Friday, December 24, 2010

loss of yuletide innocence.

I wish I had some lovely picture to attach to this blog, something that was stunning in its composition and was the perfect blend of joy and nostalgia and confusion and sadness that I feel. But all that's on my camera are pics of the intersection of Western and Pratt Avenues, and a couple pictures of my husband poking himself in the nose.

I'm writing this from San Jose, California. Tchaikovsky's Nutcracker Suite has been set to animation of Tom and Jerry, and my mother-in-law is slouching in a fashion reminiscent of my husband's watching it silently, rapt. Northern Cali is temperate for December; I am without my family, a family that would be trying their best to enjoy the holiday with me but I'd be struggling with our special brand of dysfunction. Instead I'm struggling with the Chang brand of dysfunction.

As a child I used to love Christmas. I was so excited by the darkness and the lights, the joy of opening amazingly gorgeously wrapped presents, the moving mystery of celebrating the birth of Christ. I used to get so excited about Christmas cookies and crackers and fresh fir trees. There was just so much magic in the season.

Now, all the magic is gone. I reminisced today about the day I found out there was no Santa Claus. There are no cookies, there are few around me who feel the way I do about the mysterious, spiritual nature of this holiday.

Tonight my Favorite and I are going to a late-night Christmas service. It's the first time I've done something like that. I pray for candles and carols and contemplation, and a remembrance of Christ. I pray that He still has the power to remind me of what I love about Christmas.

Monday, December 6, 2010

from the journal.

So twenty minutes ago my husband and I were talking. He was, oh-so-graciously warming my feet with his hands, and I was reading to him something I'd jotted down in a recently-taught workshop. Nice work if you can get it, I know. I read it to him because I thought I'd put it here. It's an incomplete telling of a malevolent stepmother who gives her teenage stepson a blow job in pursuit of a superpower that he doesn't know he has. It can only be transmitted genitally, evidently.

"Sexy," he says, when I've finished reading. "I told you about this website, clean$heet$dotcom, yeah?"

"No, what is that?"

"Something like this would be perfect here."

Turns out it's a website for "literary erotica"=mediocre storytelling meets mediocre sex.

I sigh and grumble: turns out sex is still too hard and vulnerable-making for me to write well, at least in the ten minutes I gave myself in the last workshop.

So, instead.

Mom never let her do her homework on the table, so she was splayed out in the living room floor. Her math book was open, a sheet of paper under her hand, between her fingers a dull nub of a pencil.

Will's footfalls thudded against the floorboards, and she felt the vibration against her ribcage, even through the braided rag furg on the floor. He clomped through the living room to the kitchen where her mother was sweating over several pots on the stove. All was silent, then she heard, "Get the hell off me, you see me tryin' to fix dinner."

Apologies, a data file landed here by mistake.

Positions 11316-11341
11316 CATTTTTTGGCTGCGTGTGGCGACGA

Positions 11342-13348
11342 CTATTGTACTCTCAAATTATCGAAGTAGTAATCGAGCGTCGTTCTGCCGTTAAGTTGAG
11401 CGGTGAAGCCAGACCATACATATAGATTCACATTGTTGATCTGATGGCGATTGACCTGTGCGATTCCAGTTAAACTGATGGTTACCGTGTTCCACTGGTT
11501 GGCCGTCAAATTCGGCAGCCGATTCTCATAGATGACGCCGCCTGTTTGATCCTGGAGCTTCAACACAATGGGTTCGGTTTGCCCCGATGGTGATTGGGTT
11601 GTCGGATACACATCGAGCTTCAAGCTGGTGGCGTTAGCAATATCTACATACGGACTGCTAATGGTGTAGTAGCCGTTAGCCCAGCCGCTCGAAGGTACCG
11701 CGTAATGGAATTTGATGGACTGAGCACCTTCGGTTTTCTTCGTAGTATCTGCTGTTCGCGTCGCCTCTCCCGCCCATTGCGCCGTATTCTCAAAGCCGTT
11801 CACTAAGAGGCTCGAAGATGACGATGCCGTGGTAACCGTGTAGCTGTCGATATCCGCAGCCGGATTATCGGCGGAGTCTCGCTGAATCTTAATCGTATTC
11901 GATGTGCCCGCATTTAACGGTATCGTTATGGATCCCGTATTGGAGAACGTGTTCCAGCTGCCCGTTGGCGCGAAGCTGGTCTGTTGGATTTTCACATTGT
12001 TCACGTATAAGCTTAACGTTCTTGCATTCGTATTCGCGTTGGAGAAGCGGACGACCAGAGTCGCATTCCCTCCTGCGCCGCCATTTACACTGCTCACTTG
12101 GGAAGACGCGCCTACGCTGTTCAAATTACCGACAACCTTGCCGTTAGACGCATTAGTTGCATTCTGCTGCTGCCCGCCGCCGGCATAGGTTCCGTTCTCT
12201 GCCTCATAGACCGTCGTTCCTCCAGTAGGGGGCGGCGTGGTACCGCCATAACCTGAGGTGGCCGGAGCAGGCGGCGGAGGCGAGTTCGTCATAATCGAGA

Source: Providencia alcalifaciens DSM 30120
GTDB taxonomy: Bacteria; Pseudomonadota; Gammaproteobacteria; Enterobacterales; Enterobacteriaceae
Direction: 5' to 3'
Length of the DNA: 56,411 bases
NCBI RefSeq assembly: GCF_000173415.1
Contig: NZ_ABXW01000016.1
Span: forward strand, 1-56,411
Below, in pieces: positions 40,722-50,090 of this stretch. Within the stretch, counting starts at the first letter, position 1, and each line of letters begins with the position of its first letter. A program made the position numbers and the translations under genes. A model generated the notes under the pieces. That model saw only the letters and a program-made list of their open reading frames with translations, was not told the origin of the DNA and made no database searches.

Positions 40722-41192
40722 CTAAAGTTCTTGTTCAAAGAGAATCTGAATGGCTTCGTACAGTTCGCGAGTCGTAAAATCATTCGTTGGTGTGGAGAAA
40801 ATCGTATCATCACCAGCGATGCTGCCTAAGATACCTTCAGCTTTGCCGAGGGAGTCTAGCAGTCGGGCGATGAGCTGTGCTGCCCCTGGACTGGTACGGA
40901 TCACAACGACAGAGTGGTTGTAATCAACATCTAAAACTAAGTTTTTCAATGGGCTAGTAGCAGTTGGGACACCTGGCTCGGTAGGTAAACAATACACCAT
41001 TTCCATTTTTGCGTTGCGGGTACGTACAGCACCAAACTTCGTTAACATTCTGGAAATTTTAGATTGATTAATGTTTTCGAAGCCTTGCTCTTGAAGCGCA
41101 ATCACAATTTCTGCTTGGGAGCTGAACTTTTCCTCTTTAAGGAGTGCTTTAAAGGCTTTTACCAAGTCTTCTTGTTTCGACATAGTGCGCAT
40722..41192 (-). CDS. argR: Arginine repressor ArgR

Will came out of the kitchen, his hands on his hips. Bea could see his body, tall, angry, in the dining room. The light above the dining room table was on: Will's eyes were in darkness but Bea watched his lips move as he said, "Damnit Annette, all a man wants when he get through workin' is a cold beer and a little sugar. is that to much to ask, Annette? Is you to good to give me that?" He said her name, Annette, in two syllables, hitting the first just as hard as the second. Ann-nette. It sounded so hard and heavy in Bea's ear, and she winced, rubbing her ear against her shoulder, to rub the sound of his voice out of her head. She couldn't feel it, but the corners of her mouth were turned down in a frown, two commas creasing her cheeks;she couldn't see it, but in the kitchen, hovering over the stove, the same frown dug into her mother's face.

From far away she heard her mother's voice continuing the argument. "Yeah, it ain't to much to ask if I ask for help with the cleaning or the washing up after dinner."

"Get onea them kids to do it. Ain't that what you had all them kids for? Besides, I worked too hard all day just to come home and clean up after your black ass."

"If my ass so black, what you doin reachin for it all the time?"

He laughed a laugh like a dirty car engine. "'Cause black is how I like 'em."

Bea hated it when her parents were like this. The way they act, she could never tell if they were fighting or flirting. They go from friendly to mean so fast. And they were always shouting.

Annette's head popped out of the kitchen and peered into the shadow of the living room. "Bea! Get in here and set this table."

She scrambled up from the rug, all knees and elbows, and went through the dining room into the kitchen. She hoisted a stack of plates out of an overhead cabinet, feeling her father's eyes measure and examine her body. He was standing in the doorway, and when she passed between them with the plates, he pinched her ass, right underneath where it was fullest. God, she thought, he's always doing that. I wish he'd just keep his hands to himself.